7. “LoveStoned / I Think She Knows” by Justin Timberlake (2007) — Not since “Layla” has a song shifted gears with such sublime beauty. If weightlessness had a sound, it would be “I Thinks She Knows.”
6. “Golden” by My Morning Jacket (2003) — The delicate guitar pattern that propels this ballad rises softly and slowly, like a hot air balloon. You don’t know how high up you’re going until you look down. So many songs bemoan a dream deferred; “Golden” is one of a few songs by an artist other than Miley Cyrus to celebrate a dream realized.
5. “Promiscuous” by Nelly Furtado, ft. Timbaland (2006) — The best Prince song that Prince never wrote, “Promiscuous” accomplished something that fewer and fewer songs do in our fragmented, segmented, demographized age: it scored a monster hit, the kind that unites everybody. Whether you liked it or not, chances are you remember where you were and what you were doing when this song broke big in the summer of 2006.
4. “Just Dance” by Lady Gaga (2008) — A perfect fusion of high and low art. Oh Lady Gaga, I know you think you’re the latest coming of Andy Warhol, a real Greenwich Village artiste. But I really love you because you sound like a big-haired girl from Jersey or the Island.
3. “Since U Been Gone” by Kelly Clarkson (2004) — Whitney Houston, Beyoncé and Christina Aguilera may tower over Kelly Clarkson in the technical-ability department. But have any of them ever soared over a lyric as exuberantly as she does on this track? When the chorus kicks in and she sings the title line for the first time, rays of light dispel all gloom.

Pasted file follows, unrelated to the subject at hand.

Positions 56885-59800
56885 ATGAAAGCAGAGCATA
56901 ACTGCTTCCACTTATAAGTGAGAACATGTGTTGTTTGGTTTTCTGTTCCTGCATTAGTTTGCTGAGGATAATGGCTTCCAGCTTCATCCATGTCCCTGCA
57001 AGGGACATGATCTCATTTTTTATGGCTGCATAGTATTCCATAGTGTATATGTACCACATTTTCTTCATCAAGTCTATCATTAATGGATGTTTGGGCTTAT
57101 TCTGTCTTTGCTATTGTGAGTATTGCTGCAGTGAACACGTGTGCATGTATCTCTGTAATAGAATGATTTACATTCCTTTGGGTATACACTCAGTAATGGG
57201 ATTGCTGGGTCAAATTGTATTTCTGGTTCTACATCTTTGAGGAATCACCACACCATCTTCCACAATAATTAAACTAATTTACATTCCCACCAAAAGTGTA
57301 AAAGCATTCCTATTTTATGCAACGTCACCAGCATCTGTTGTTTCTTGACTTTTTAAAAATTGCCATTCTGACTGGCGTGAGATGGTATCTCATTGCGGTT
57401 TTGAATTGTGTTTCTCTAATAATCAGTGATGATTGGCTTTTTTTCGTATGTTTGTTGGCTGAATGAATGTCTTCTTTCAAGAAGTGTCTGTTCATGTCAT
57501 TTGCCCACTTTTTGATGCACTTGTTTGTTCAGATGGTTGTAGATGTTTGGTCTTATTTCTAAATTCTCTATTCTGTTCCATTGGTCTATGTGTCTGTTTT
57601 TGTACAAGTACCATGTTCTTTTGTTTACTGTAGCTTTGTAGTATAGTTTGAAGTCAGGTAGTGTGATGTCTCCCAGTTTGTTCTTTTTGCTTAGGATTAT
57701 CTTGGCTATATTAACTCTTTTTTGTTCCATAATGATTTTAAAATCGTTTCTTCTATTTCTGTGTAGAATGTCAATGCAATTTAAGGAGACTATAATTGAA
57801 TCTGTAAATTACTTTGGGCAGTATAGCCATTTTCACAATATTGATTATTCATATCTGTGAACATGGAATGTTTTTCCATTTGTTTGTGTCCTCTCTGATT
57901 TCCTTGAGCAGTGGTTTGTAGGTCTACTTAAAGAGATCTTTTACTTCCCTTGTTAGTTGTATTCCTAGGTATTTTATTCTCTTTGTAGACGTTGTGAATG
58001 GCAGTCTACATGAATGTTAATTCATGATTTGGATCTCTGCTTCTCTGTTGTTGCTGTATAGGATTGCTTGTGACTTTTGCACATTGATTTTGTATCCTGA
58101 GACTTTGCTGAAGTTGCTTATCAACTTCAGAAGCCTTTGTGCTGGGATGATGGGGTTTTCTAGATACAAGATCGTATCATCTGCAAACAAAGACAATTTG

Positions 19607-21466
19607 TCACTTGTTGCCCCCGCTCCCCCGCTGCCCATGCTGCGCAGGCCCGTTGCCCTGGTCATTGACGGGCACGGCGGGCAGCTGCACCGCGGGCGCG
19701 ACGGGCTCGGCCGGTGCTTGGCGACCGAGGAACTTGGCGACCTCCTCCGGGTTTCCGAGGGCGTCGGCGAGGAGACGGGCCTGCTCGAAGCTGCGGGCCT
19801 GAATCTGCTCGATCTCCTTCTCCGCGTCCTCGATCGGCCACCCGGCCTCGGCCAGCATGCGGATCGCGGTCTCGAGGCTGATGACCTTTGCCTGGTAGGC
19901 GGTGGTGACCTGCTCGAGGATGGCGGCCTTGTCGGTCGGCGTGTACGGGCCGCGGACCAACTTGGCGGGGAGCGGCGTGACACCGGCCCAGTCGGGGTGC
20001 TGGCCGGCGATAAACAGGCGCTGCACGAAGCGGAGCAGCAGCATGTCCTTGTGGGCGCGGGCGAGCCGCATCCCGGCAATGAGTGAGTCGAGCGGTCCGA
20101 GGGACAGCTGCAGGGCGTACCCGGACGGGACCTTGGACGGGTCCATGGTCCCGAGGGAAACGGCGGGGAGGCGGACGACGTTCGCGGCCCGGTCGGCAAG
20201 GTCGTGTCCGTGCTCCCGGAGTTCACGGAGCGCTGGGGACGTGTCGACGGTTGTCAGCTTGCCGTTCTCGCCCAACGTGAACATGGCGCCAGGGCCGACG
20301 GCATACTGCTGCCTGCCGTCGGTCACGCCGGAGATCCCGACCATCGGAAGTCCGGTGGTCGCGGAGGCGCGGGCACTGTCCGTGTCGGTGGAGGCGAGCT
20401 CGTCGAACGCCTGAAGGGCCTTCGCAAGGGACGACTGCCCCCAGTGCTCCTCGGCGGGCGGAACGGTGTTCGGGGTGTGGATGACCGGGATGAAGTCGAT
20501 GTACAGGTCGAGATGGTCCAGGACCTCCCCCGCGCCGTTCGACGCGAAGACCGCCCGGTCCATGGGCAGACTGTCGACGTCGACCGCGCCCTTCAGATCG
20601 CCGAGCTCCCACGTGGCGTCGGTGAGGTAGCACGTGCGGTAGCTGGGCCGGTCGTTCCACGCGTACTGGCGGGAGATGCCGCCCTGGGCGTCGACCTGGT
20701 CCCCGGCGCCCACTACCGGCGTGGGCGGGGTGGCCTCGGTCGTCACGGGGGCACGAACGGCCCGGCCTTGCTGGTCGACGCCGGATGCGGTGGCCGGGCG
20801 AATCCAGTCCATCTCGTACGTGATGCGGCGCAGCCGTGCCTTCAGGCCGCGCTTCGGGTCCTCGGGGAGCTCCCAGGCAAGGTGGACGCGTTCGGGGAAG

2. “Blue Ridge Mountains” by Fleet Foxes (2008) — It’s no accident that every time I listen to this song I’m reminded of “The Lord of the Rings,” into which J.R.R. Tolkien poured a lifetime of scholarship in mythology and linguistics. Tolkien absorbed the essence of his sources so thoroughly as to almost fuse with them. The resulting work felt timeless and immortal. Fleet Foxes pull off a similar feat with “Blue Ridge Mountains,” a song that synthesizes a wealth of influences to, sacrilege alert, out-Going-to-California “Going to California.”
1. “Hey Ya!” by Outkast (2003) — Words do not suffice. Just listen to it again and remember for yourself.
Honorable mentions: “So Fresh, So Clean” by Outkast; “Clarity” by John Mayer; “Be Easy” by Ghostface Killah: “King of All the World” by Old 97s; “Ignition” by R. Kelly; “Lisztomania” by Phoenix; “Hot in Herre” by Nelly; “Glad Girls” by Guided by Voices; “Party Hard” by Andrew W.K.; “Maire Mhilis Bhrae” by Solas; “Made You Look” by Nas; “The Whores Hustle and the Hustlers Whore” by PJ Harvey; “Let’s Get It Started” by Black Eyed Peas.